This is an important right for a contractor. It was enacted in 1999, in an apparent legislative reaction to cases invalidating the pay if paid clause. In other words, when the “pay if paid” clause was invalidated, the contractor lost the right to pass on to the subcontractors the costs of the owner not paying. The “give back” was based on Civil Code section 3260.2 enabling the contractor to walk off the project and to be reimbursed his costs for doing so.
Subcontractors should similar rights in their subcontract agreements.
The availability of payment and performance bonds in the general contractor’s contract with the owner is a central fact of which subcontractors and material suppliers must be aware. These bonds will ensure that in the event of an insolvent contractor or owner, the subcontractor and material suppliers can be paid.
The subcontractor needs to do this research at the outset, and ensure that 20-day notices are sent to all parties, including the bonding companies, within the proper time frame.
Perhaps the most important clause to enable successful collection is an attorney’s fees clause. Almost any attorney’s fees clause will do, since they are always reciprocal (they are never one way) and they generally apply to the whole contract. The only limitation on this rule is attorney’s fees clauses related to indemnity claims.
The importance of attorney’s fees clauses cannot be overstated. Too often, collection of a claim is too expensive to pursue. Even slam dunk claims must be compromised to avoid the cost of collection. Where there is an attorney’s fees clause, the economics of the claim are reversed. A valid claim poses significant risk to the owner of having to pay the claim and fees. Ultimately, the owner can be threatened with a “tail wagging the dog” scenario. An attorney’s fees clause can provide significant help in reaching settlement.
American Institute of Architects (AIA) contracts generally do not include attorney’s fees clauses. Some Associated General Contractors (AGC) contracts contain this and some do not.
A party would do well to include a clause providing for substantial interest on late payments. When and if a claim goes to court, delay in settlement works heavily against the party who has refused to pay. This encourages settlement and certainly sweetens the pot in the event judgment is rendered.
Parties should be aware of arbitration or mediation clauses in a contract. They may be very helpful to expedite resolution of a case.
An agreement to mediate is basically an agreement to hire a mediator and sit down together and try to work out some kind of agreement before filing a lawsuit. The mediation process can be dissatisfying because it involves compromises. One method of mediation involves a mediator “hammering on” one or both parties to the mediation. The hammer can be the mediator’s evaluation of the relative strength of each party’s case. It can also be a “parade of horribles” attendant to any litigation. A mediator attempts to bring the parties to look realistically at the monetary, emotional and time costs of litigation. A mediator can help convince the parties to make distasteful compromises. The rule of thumb is that a settlement was successful and reasonable if both parties come out of it feeling dissatisfied and cheated. Nevertheless, mediation agreements are the result of voluntary decisions. Nobody is forced to agree to a mediated settlement.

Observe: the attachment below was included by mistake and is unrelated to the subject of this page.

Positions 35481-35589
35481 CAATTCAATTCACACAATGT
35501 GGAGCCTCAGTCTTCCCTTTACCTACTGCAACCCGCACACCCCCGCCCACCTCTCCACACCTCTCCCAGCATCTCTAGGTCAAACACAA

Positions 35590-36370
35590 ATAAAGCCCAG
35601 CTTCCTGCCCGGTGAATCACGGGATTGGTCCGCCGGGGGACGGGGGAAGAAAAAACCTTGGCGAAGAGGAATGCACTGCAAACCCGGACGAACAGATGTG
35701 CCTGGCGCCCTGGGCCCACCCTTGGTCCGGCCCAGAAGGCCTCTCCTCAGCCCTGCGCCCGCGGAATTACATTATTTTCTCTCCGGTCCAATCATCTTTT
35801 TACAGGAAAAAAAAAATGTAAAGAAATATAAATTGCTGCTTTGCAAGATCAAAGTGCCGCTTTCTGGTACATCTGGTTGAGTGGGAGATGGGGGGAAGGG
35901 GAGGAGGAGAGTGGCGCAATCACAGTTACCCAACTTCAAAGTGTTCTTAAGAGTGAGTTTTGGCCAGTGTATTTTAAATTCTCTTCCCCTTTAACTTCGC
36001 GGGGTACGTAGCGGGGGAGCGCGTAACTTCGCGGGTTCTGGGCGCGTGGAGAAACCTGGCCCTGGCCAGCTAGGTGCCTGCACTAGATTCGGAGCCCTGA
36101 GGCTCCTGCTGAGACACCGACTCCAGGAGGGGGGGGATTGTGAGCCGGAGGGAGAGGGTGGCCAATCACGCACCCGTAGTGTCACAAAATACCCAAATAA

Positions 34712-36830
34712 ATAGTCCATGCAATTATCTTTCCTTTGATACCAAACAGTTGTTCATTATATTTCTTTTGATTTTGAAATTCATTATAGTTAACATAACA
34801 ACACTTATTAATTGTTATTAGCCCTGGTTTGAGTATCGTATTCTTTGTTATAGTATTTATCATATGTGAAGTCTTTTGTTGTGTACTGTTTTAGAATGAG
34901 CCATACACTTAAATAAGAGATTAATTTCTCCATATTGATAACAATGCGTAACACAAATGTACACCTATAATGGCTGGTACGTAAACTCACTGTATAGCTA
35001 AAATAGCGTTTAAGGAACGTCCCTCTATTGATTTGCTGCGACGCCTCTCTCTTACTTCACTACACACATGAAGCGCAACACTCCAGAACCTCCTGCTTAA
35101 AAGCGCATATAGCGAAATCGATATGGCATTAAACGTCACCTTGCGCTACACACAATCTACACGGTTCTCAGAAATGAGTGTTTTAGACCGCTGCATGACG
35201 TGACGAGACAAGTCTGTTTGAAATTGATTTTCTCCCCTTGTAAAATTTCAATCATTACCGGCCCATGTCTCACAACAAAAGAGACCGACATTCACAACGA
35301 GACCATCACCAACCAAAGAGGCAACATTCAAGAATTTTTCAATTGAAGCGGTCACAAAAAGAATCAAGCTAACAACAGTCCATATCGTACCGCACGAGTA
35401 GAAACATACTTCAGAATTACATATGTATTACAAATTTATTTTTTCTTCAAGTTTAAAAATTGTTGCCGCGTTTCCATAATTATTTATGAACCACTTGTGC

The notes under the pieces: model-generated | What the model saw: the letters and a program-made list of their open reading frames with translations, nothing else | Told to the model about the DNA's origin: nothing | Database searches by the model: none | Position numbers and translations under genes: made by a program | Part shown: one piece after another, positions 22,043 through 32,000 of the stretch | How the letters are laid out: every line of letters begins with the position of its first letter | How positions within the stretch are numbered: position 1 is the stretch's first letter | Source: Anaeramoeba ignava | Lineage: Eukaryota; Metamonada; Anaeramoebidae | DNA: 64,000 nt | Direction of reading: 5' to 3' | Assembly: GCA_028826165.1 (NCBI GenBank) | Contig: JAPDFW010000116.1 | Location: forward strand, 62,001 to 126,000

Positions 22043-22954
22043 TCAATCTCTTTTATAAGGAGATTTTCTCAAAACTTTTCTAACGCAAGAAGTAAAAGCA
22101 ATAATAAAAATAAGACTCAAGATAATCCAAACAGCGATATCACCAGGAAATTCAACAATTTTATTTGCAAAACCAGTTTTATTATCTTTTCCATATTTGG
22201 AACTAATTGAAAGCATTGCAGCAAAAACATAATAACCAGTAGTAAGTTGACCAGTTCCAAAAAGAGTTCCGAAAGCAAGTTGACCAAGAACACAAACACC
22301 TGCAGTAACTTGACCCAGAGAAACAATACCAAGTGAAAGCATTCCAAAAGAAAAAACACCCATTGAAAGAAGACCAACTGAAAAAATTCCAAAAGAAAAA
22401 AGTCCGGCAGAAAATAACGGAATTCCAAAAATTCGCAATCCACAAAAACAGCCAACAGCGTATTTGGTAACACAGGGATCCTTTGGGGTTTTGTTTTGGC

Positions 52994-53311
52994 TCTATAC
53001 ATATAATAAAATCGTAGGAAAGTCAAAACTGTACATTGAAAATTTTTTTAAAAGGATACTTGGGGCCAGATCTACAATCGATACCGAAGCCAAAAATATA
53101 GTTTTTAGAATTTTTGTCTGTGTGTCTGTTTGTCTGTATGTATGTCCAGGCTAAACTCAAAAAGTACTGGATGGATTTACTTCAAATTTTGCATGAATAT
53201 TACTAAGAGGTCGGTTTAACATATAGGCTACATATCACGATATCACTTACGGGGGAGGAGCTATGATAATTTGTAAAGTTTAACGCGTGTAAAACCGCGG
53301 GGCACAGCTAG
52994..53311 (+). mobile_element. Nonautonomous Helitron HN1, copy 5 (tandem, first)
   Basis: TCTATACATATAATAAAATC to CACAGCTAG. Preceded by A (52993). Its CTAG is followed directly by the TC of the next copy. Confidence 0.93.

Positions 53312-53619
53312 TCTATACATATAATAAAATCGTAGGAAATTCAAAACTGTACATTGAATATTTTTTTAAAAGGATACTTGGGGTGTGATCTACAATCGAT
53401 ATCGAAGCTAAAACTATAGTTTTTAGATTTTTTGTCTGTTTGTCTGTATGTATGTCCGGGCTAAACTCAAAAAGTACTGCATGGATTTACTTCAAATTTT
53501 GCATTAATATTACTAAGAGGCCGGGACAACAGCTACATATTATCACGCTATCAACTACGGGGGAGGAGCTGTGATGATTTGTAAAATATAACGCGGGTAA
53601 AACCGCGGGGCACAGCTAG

Arbitration is very different from mediation. Contractual arbitration is performed before a private arbitrator, usually a retired judge or experienced construction attorney. Arbitrations can follow different procedural rules, which should be spelled out in the arbitration agreement. For example, parties may elect to arbitrate using rules used by the American Arbitration Association (AAA). There are certainly other providers of arbitration services.
In electing arbitration, parties gain some expediency, but give up the right to full blown “discovery” and the right to a jury trial. Discovery is a very mixed blessing. Discovery involves obtaining the other side’s documents; having them answer written questions under oath (interrogatories) and being able to take testimony under oath before a court reporter (depositions). This can be expensive, but one gets a very good idea of what the other side has to say about various issues going into trial.
Arbitration limits discovery significantly. Under some circumstances, one may be limited to seeing only the documents the other side proposes to use in the hearing. This is obviously a trade-off. A party saves money, but loses what might be vital information going into a hearing. This trade-off is made at the time one signs a contract with an arbitration clause.
One advantage to arbitration is that you have some say over your choice of an arbitrator. Both parties generally must agree on the arbitrator to be used. The disadvantage is that the arbitrator’s decision is nearly unreviewable. Right or wrong, they are final. Court decisions, on the other hand, are appealable. The question is, do you want the expensive Cadillac process (trial) or the less expensive “roll of the dice” approach (arbitration).
Finally, arbitration is not free. An arbitrator’s time is expensive. Nevertheless, it can be the quickest and least expensive way of resolving disputes.
There are obviously pros and cons to each approach. Much of the cost of the cases is driven by their actual complexity (some are simple, some are not) and the amounts at issue.
An indemnity clause obligates the first party to pay for legal fees and judgments entered against the second party as a result of the actions of the first. Indemnity clauses are commonly intended to address a situation where a subcontractor has done poor work and that work results in the contractor being sued. The contractor would use the indemnity clause to have the subcontractor pay for his defense.